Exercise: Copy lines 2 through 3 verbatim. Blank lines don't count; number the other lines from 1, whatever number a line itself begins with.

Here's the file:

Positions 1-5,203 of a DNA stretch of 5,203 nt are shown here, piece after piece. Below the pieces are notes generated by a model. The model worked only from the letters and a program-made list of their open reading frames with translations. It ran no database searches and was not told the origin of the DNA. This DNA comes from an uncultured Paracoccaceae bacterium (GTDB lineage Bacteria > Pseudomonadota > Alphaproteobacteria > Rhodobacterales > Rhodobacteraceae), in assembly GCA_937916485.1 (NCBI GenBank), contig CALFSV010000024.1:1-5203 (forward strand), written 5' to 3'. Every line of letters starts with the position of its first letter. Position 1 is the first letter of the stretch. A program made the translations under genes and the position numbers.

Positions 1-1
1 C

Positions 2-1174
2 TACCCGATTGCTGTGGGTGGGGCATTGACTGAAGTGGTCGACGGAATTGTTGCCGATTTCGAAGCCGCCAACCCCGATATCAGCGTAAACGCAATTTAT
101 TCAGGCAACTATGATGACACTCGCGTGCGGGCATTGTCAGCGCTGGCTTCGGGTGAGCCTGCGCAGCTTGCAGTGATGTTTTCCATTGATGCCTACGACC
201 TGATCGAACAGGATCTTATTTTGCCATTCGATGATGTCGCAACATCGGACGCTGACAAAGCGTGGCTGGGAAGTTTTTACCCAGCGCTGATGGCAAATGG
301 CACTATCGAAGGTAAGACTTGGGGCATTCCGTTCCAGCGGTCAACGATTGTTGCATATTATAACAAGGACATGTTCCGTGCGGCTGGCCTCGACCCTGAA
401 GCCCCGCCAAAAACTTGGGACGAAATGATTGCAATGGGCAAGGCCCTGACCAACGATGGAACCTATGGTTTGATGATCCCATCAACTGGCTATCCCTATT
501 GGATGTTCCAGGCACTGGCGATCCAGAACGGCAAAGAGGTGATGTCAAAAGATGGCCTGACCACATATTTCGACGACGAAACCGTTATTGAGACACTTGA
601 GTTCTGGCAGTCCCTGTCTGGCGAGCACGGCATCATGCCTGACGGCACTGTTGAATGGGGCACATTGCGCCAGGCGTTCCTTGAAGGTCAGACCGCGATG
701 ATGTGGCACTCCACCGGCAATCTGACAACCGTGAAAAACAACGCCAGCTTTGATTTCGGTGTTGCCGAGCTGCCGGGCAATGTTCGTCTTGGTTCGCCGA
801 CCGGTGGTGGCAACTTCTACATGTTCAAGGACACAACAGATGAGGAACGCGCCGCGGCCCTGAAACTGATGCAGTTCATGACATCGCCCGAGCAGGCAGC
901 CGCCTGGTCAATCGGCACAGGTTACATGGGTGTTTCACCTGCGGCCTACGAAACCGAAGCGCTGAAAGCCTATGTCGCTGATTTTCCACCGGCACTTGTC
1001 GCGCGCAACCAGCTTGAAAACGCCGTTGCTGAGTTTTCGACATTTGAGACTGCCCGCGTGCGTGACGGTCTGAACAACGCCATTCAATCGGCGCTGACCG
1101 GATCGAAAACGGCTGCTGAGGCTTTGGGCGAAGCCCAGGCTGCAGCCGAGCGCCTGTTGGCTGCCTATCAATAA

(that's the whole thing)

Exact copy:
Positions 1-1
1 C